Deuteronomy 21:10-11: When you go to war against your enemies and the LORD your God delivers them into your hands and you take captives, if you notice among the captives a beautiful woman and are attracted to her, you may take her as your wife.

       In the book of Ezra, we have an account of Israel putting away their foreign wives and even the children born to those marriages.

       Ezra 10:2-3: "We have been unfaithful to our God by marrying foreign women from the peoples around us. But in spite of this, there is still hope for Israel. Now let us make a covenant before our God to send away all these women and their children, in accordance with the counsel of my lord and of those who fear the commands of our God. Let it be done according to the Law.

       Verse 11: Now make confession to the LORD, the God of your fathers, and do his will. Separate yourselves from the peoples around you and from your foreign wives."      

       Here we find it was the will of God to separate from the foreign wives that the Israelite men had married and to do it according to the law which regulated such separations.  The problem here was not the marrying of foreign wives but marrying foreign wives that were practicing pagan abominations as Ezra, chapter 14 clearly points out. The point is that divorce was not only permitted but encouraged under these circumstances.

       We know that King David at one point put away foreign wives he had married. We find a situation recorded in Malachi, chapter 2, where men of Judah were marrying foreign women and apparently divorcing their Jewish wives.  Here it is recorded that God hates divorce.  The context, however, is a particular kind of divorce that God hated where men were replacing their Jewish wives with foreign wives which God didn’t take kindly too.

       With this brief background to divorce in the Old Testament, let’s now return to the New Testament passages dealing with this issue.  The Pharisees had asked Jesus whether it was lawful to put away your wife for every cause.  There had been much debate among the religious leaders in Israel as to the meaning of “indecent” in Deuteronomy 24:1 which states:

       If a man marries a woman who becomes displeasing to him because he finds something indecent about her, and he writes her a certificate of divorce, gives it to her and sends her from his house.....

       There were two schools of thought that had developed regarding this passage. The school of Rabbi Hillel taught that a man could divorce his wife for almost any reason. Not being able to have children, serving food on which the tithe had not been paid, appearing in public with disheveled hair, being a poor house keeper, not seasoning the soup properly and burning the dinner were all considered causes for divorce.  The school of Rabbi Shammai taught a more conservative approach, limiting divorce to major misconduct or sexual sins.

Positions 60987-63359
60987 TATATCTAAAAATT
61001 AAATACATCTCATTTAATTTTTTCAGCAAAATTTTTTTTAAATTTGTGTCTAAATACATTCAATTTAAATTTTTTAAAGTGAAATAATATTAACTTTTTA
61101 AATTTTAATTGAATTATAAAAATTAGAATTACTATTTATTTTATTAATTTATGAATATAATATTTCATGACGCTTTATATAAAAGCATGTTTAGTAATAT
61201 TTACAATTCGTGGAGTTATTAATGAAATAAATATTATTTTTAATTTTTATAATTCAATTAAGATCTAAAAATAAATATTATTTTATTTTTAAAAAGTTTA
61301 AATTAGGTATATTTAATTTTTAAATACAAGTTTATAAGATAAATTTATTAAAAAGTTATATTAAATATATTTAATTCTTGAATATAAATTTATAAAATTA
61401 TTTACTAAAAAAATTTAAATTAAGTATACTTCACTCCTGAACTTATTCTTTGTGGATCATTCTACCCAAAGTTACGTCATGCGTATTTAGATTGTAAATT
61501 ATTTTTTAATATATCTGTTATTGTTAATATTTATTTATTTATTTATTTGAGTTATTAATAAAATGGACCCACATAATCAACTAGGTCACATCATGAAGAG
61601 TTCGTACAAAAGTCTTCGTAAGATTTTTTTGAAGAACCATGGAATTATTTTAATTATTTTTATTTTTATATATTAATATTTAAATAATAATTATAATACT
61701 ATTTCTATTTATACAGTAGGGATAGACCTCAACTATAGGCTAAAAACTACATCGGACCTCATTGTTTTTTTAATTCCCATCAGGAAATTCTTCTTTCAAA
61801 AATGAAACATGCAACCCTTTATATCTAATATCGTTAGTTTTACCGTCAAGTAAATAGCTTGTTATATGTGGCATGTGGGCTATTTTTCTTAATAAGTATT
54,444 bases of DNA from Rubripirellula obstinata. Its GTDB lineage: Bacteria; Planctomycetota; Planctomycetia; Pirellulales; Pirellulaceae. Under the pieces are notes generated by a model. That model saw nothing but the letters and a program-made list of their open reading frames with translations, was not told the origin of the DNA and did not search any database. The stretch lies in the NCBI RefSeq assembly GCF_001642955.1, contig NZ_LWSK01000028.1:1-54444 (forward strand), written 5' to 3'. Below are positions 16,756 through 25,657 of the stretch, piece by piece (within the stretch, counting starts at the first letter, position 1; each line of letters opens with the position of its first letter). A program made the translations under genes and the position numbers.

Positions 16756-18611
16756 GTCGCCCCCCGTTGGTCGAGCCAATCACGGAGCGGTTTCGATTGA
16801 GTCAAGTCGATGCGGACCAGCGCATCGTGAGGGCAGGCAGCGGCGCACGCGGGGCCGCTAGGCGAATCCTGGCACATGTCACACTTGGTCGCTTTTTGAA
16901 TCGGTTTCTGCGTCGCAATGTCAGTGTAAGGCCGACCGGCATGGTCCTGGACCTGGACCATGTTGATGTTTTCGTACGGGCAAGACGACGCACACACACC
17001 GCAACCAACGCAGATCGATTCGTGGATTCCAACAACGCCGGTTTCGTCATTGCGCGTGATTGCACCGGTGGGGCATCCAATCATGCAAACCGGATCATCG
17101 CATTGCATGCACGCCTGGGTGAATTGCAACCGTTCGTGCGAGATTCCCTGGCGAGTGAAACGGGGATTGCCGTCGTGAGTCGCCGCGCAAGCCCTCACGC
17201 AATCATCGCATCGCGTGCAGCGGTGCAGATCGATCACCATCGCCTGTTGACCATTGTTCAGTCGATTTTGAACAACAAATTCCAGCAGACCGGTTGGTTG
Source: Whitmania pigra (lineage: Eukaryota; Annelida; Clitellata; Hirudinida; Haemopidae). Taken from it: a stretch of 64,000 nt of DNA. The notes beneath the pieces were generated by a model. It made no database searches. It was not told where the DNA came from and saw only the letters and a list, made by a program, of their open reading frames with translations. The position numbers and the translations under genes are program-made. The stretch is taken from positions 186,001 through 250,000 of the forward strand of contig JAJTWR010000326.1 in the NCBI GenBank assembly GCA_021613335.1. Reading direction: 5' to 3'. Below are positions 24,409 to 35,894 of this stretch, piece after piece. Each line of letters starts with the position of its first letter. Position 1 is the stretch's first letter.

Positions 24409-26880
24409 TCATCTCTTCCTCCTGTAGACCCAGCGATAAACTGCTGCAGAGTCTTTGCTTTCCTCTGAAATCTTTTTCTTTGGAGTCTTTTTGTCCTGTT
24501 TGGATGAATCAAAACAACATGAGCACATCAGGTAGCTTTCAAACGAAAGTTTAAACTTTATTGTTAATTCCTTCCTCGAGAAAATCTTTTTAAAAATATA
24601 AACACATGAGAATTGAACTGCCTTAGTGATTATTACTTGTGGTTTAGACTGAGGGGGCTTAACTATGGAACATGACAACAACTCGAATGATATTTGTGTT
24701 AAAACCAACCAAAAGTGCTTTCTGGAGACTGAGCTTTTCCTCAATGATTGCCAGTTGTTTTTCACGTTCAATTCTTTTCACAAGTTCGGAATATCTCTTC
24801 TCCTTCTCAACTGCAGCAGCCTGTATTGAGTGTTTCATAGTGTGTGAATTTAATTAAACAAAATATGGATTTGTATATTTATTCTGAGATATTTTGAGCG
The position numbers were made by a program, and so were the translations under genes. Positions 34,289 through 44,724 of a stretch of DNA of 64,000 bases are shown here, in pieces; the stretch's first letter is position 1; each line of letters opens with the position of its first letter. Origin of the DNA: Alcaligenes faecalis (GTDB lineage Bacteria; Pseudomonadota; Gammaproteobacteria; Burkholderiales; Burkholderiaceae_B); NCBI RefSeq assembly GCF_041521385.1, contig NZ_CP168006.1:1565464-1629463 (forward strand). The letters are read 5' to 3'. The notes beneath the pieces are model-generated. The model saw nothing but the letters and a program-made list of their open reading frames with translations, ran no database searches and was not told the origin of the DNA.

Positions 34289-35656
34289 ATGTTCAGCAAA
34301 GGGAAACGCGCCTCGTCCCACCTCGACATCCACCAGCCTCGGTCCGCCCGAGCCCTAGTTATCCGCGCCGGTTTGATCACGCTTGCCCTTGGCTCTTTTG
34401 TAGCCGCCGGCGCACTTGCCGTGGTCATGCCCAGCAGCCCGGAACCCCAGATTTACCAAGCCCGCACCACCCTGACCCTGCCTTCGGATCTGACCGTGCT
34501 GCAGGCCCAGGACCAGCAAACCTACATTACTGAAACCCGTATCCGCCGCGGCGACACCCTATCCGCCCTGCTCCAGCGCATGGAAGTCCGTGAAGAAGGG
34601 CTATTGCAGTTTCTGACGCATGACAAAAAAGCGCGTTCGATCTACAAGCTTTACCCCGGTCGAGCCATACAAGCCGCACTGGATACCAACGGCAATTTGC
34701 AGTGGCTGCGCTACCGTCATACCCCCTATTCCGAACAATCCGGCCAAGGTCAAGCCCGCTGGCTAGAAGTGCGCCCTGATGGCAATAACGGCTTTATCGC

As Matthew points out, the Pharisees were testing Jesus with their question about putting away for any cause as the religious leaders themselves were divided between the Hillel and Shammai schools as to this issue.  They were trying to cause Jesus to take sides on this issue. Jesus bypasses the argument by virtually saying to the Pharisees that they were concentrating on exceptions to the law rather than on its original intent. Rather than focus on what is permitted, they should have been focusing on what God wanted in the first place. Instead of worrying about the minimum standard of godliness, the Pharisees should have been striving for the maximum, with a focus on purpose rather than legal loopholes.

       We saw under Old Covenant law that divorce was permissible. Jesus points out that Moses allowed divorce because of hardness of heart but indicates divorce was not God’s intention from the beginning and any divorce other than for martial unfaithfulness created a potential adulteress situation for those involved because such divorce wasn’t valid and the parties involved were still married. 

       The Greek translated as “martial unfaithfulness” in the NIV, “fornication” in the KJV, “sexual immorality” in the NKJV and “unchastity” in the RSV is the Greek word pornia.   This word appears to be restricted to any type of illicit sexually intercourse and included fornication, adultery and prostitution.  The word appears to be more restricted in usage than the Hebrew word we discussed earlier. 

       The question, therefore, is simply this.  Is Jesus teaching a strict prohibition against divorce for any reason other than what is inherent in the Greek pornia?  Is Jesus teaching that any divorce for reasons other than pornia is not considered divorce as it can cause the divorcees to commit adultery if they remarry?